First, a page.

Something David Brin wrote about the "merely" argument, in an article titled The Good And The Bad:

"The same folks who decry that the beauty of a rainbow is diminished if we penetrate its secrets to discover that it consists of ten trillion floating watery lenses, all brilliantly refracting, in perfect synchrony, rays from a stellar fusion pile, burning with ancient, furious constancy, millions of miles away."

The signature I use in email is an attempt at alluding to the same concept:

"It is more uplifting to find the beauty, wonder, spirituality, and reverence in what we can see, than to imagine they only exist in what we can't see."

Amusingly, most people who read that quote interpret it as meaning the opposite of what it does actually mean, and assume that I am supporting the transcendent over the imminent. I tend not to correct them, it hardly seems sporting.

litlfrog said...

Thanks, your last comment made your position more clear for me. I suspect that you would include in "mind" much of what is often attributed to "soul." No arguments here; perhaps I've been stuck in one too many annoying conversations with people who dismiss my favorite bits about humanity as pathological (psychologists) or superstitious (anthropologists).

One last note regarding the notion of souls: most people who believe in an eternal spirit that lives on past the death of the body hold these tenets because of religious experiences, not just upbringing or a lack of consideration. That belief is fundamentally mystical, and thus beyond the reach of any of the arguments we've made here. :)

HawthornThistleberry said...

You must think I'm lurking here waiting for your posts so I can pounce on them, but it's just coincidence, I just happened to look a couple of minutes after you posted.

It's true that most people's belief in soulism rests in a place in their minds to which they are unwilling to bring reason, a place that more broadly contains religion, of which soulism is just one facet. Call me old-fashioned, but I think that there's nowhere that reason shouldn't be brought, or can't be brought. I think most of the people who decry the inappropriateness of reason to certain activities are really decrying that it's been done badly in the past, not what it could do.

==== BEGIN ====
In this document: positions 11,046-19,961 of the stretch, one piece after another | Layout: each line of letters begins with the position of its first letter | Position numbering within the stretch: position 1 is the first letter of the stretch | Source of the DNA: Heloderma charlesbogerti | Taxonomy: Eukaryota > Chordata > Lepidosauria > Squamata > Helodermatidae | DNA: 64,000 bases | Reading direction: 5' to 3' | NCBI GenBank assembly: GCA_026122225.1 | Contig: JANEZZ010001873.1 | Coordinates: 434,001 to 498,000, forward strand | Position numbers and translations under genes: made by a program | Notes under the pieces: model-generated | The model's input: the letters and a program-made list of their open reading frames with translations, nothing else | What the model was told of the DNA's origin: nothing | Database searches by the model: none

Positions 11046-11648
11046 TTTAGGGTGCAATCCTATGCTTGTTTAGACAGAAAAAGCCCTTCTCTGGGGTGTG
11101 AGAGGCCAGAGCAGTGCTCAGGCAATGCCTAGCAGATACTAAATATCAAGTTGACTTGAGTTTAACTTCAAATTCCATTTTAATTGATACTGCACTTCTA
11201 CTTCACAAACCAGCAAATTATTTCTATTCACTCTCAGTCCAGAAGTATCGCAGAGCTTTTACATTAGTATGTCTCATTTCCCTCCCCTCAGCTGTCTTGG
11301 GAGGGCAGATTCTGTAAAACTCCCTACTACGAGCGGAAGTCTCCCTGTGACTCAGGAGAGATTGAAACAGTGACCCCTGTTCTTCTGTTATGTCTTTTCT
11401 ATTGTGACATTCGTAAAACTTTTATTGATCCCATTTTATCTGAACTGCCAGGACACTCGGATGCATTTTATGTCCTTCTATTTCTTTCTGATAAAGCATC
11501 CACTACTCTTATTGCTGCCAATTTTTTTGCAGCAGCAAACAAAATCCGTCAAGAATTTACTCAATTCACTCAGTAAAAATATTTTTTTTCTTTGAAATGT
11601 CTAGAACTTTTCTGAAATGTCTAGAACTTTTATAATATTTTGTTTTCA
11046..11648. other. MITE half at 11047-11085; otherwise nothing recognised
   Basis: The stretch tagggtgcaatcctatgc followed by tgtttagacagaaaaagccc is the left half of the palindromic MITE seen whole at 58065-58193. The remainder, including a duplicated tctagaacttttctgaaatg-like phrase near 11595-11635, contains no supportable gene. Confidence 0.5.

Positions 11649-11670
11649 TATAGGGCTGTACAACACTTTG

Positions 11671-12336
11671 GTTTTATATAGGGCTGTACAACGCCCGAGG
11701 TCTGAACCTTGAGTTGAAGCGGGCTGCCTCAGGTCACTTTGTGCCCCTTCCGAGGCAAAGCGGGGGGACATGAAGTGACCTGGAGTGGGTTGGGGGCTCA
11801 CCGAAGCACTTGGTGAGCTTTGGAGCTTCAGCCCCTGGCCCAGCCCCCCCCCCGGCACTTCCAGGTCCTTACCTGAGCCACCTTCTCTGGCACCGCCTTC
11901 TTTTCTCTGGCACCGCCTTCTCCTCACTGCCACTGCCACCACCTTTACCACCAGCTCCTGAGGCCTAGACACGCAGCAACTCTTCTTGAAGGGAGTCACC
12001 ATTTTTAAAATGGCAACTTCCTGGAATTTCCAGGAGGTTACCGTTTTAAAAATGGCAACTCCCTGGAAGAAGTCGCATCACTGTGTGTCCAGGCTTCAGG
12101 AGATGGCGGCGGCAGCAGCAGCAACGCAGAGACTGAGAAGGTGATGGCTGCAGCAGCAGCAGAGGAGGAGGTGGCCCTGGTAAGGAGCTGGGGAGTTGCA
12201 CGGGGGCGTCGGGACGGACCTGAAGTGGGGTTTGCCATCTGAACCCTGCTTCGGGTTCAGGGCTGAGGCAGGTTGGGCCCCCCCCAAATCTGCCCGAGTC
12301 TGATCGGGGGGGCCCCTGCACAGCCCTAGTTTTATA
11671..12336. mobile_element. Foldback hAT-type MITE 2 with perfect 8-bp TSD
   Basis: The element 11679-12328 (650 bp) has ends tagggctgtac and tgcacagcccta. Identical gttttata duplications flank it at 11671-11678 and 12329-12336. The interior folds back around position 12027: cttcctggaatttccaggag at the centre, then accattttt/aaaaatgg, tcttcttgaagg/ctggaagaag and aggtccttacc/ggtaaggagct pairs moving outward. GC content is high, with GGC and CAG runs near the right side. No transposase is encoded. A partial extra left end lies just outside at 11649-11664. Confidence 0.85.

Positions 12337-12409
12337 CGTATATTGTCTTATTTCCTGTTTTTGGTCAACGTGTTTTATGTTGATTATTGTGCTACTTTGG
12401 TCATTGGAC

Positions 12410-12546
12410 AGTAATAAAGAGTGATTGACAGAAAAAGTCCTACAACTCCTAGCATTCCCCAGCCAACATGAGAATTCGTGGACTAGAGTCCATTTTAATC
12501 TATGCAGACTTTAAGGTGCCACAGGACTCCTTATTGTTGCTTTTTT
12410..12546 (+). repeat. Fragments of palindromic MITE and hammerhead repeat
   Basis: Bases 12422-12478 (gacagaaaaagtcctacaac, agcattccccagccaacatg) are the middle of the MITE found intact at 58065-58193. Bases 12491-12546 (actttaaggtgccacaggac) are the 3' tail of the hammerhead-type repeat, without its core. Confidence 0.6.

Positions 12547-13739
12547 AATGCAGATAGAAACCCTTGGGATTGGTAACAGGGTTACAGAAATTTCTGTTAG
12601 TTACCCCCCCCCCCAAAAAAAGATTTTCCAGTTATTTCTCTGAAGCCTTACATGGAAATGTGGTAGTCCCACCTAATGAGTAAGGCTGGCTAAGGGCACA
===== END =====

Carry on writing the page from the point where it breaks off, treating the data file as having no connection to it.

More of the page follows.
And we've already hit on the key issues of why people don't think reason should be, or can be, applied to certain human activities, ranging from art to religion and many others; and why they really should.

First, because of the "merely" argument, the idea that if it we can explain it that will somehow take the magic out of it and therefore make it meaningless -- where I say, if we can explain it, that makes it even grander and more amazing and ennobling. (And, incidentally, true, which might be a nice thing to have too.)

Second, because of how crucial a thing emergence really is in the world, in everything around us, in ourselves, and yet how poorly understood it is, even by many well-learned people. For my part, understanding emergence wasn't an epiphany, it was gradual, but I tend to imagine that a large proportion of educated, critically-thinking people would, if they gave emergence some solid consideration and study, have a life-changing epiphany. One which would allow, nay require, them to discard a lot of "orthodox" ideas they've been nurturing (often in an altered state) because the explanations those ideas offered are no longer necessary or useful.